o Publicize the policy and complaint process often. Introduce the policy with a meeting; explain it thoroughly, and reinforce the policy wherever you can. This includes during the employee orientation process, in the employee handbook, in your company newsletter, as well as during safety and staff meetings. Post the policy on every employee bulletin board. Document all efforts you have made to publicize the policy.

o Model behavior. Lead by example, and your employees will follow. Create a culture of respect for the individual as well as the company.

o Hold regular training sessions for all employees - not just for managers and supervisors. Talk about the issues. If sexual harassment is occurring in your workplace, you want to be the first to know. By training your employees, you foster open communication and trust, and you'll find out about your troubles before the EEOC does.

o Regularly train managers and supervisors. It's a complex issue, and their responsibility is a big one. They are your eyes and ears. Your company can be liable even without complaints.

o Take immediate corrective action on all complaints. No matter how minor, take quick action and keep it as confidential as possible. Gather all the facts and make an assessment of the situation. Sometimes this process requires terminating an employee; other times it requires a coaching and counseling session.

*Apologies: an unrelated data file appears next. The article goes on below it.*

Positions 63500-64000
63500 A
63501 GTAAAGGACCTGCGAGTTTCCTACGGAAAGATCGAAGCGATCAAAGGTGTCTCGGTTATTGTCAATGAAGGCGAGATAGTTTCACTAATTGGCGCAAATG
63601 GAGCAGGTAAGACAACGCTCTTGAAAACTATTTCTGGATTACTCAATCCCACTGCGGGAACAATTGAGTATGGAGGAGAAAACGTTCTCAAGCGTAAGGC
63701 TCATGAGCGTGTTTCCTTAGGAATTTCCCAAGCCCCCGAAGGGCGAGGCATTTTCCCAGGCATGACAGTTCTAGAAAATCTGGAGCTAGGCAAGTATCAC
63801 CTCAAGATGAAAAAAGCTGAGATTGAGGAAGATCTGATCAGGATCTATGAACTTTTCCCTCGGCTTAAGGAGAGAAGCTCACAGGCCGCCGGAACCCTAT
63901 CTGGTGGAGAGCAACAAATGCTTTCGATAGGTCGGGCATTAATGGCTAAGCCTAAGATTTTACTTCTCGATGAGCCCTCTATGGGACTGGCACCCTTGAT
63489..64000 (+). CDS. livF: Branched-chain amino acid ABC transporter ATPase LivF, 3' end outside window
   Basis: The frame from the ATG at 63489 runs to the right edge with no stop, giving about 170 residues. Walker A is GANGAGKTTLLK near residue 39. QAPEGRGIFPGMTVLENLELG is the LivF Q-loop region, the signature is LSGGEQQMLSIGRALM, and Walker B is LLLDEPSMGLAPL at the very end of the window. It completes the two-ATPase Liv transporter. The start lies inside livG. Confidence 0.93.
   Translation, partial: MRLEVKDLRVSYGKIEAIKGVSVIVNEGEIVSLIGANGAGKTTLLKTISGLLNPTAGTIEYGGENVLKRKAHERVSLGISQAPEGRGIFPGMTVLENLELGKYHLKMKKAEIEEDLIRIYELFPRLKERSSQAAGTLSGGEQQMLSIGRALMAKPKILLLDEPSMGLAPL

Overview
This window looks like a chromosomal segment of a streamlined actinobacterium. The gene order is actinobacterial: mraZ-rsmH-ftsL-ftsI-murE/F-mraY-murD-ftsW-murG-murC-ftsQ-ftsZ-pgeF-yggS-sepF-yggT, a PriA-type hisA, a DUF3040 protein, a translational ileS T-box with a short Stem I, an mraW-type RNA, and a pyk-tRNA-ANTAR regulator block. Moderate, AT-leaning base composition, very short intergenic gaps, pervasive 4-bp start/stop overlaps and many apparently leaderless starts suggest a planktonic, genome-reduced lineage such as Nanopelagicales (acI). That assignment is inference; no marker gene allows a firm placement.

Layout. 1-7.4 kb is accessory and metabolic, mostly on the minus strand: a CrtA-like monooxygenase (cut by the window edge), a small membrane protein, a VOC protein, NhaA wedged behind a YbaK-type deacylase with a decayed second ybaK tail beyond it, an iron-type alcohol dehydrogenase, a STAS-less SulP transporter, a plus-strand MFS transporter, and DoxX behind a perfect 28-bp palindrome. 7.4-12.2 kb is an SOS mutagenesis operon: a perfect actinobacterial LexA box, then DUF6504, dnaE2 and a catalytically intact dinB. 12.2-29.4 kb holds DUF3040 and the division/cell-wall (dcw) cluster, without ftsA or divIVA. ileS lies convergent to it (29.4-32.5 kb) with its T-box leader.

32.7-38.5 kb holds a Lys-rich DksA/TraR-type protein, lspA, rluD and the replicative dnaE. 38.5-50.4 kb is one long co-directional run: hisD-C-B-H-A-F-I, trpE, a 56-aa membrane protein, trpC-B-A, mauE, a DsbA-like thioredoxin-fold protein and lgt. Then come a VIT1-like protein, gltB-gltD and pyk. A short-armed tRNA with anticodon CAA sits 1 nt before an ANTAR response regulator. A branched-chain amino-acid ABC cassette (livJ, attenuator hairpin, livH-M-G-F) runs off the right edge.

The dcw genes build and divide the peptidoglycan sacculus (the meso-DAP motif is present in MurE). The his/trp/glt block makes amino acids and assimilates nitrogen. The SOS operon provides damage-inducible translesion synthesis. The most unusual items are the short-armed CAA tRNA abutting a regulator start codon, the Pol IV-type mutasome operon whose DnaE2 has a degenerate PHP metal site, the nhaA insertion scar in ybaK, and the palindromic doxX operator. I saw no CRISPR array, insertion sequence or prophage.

These steps are simple and cost a fraction of the cost of litigation or of losing your company due to a preventable situation. Don't hesitate - put your sexual harassment avoidance strategy together today.

[Kathy Dawson, president of The Dawson Group, a human resources company, assisted with this month's column. She can be reached at 5201 N. O'Connor Blvd., Suite 370, Irving, TX 75039. Telephone: (972) 831-1830. E-mail: dawsong1@flash.net. Earnhart can be reached at Earnhart and Associates, 5905 Tree Shadow Place, Suite 1200, Dallas, TX 75252. E-mail: surgery@onramp.net. Web: http://www.earnhart.com.]